Early in 1969, a float plane meandered its way over the convoluted bays of western Vancouver Island’s coast as eager eyes peered from the window. Seaweed scientist Louis Druehl was one of those aboard. He was heading a search committee tasked with choosing the best spot to build a Canadian west coast marine science station for research and education. The search committee had visited multiple sites to investigate their suitability: Sooke Harbour, Pedder Bay, Port Renfrew, Tofino, and Ucluelet. “Every place was beautiful,” says Druehl. In the end though, Bamfield won their hearts and minds.
Dr. George Mackie, 2004
George Mackie, a marine invertebrate zoologist and neurobiologist at the University of Victoria, recalls seeing from the air what looked like wild horses running on the beach near Tofino.
In searching for an ideal spot, these passengers had made multiple trips by air and along rough roads to scope out possible sites at Sooke Harbour, Pedder Bay, Port Renfrew, Tofino and Ucluelet. They had also considered a station based on campus at the University of Victoria.
It was the late 1960s, and this search committee, backed by Canada’s National Research Council, had been tasked with scouring the coast for a spot to build a future marine scientific hub for researchers and students.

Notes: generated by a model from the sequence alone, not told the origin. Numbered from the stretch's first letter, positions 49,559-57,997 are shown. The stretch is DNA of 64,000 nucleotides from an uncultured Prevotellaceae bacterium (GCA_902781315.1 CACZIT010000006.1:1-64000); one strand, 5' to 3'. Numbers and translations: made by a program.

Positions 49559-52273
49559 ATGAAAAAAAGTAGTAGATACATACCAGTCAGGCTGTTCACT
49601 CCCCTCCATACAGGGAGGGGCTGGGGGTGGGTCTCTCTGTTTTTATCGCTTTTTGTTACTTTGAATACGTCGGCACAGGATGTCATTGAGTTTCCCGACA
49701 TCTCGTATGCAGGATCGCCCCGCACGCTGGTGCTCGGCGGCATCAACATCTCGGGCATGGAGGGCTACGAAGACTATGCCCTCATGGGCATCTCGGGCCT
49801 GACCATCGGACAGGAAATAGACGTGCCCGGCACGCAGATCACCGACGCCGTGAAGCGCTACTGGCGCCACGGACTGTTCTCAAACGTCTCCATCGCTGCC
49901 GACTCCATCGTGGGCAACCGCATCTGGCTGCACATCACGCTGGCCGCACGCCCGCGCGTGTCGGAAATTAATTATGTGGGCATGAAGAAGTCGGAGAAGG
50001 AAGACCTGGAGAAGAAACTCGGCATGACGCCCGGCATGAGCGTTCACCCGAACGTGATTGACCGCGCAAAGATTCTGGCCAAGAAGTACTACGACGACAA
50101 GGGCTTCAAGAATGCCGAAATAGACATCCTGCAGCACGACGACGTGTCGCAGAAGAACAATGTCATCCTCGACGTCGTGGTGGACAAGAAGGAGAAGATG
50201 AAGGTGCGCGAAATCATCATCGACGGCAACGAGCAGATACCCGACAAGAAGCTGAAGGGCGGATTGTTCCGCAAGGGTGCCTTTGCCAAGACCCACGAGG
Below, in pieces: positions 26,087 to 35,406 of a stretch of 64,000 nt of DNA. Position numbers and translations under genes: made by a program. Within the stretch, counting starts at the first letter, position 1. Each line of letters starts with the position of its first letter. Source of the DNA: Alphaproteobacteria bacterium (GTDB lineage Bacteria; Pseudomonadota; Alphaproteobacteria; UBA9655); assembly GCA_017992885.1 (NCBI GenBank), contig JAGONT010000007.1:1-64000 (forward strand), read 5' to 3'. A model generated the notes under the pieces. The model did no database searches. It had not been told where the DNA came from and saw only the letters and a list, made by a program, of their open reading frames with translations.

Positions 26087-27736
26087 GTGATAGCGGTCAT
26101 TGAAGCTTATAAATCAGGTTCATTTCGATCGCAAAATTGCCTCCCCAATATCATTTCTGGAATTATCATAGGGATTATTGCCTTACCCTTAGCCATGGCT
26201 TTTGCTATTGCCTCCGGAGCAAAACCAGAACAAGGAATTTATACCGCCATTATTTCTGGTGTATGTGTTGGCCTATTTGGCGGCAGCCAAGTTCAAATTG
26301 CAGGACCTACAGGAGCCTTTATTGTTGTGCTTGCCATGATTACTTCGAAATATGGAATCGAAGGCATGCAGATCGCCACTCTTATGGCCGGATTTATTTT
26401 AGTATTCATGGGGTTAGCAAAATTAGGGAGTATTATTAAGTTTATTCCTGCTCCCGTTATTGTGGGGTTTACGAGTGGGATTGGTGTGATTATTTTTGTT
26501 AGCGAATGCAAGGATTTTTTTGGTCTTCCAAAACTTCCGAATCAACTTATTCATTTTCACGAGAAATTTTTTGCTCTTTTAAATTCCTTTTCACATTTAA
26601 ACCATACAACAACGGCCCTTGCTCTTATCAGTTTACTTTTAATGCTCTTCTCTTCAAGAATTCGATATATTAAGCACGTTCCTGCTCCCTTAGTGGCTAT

“We travelled extensively,” says invertebrate zoologist Arthur Fontaine, then a University of Victoria search committee member. “It was really quite adventuresome,” he says.
As they searched the outer coastline of the rugged Pacific, “Every place was beautiful,” says search committee member Louis Druehl of Simon Fraser University. Bamfield, the tiny hamlet where the plane was preparing to land, was a late addition to the list of contenders.
They had arrived to see a site perched on a hill with a westerly overlook across a sheltered inlet where a telegraph cable station had been abandoned five years earlier.
Dr. Arthur Fontaine, 1958
After touching down on rippling waters at the mouth of Grappler Inlet, the aircraft taxied over to a house. Resident Peter Janitis, a former employee of the cable station, greeted the passengers. Disembarking into the steady rain, Druehl remembers asking him, “Does it rain much here?”
“Nope,” was the reply. “Just like this: All the time.”
Louis Druehl, a kelp biologist, was head of the site search committee envisioning a future marine research and teaching station shared by five universities: the University of Calgary, University of Alberta, Simon Fraser University, University of British Columbia, and the University of Victoria.
One of the search committee’s early meetings took place in a stateroom on a BC ferry, recalls Druehl, made challenging because en route, the ship encountered heavy fog. “Our stateroom was right under the fog horn,” he says. On that noisy preliminary journey, they compiled a list of what might make an ideal place, taking biology and logistics into account.
Dr. Louis Druehl, 1969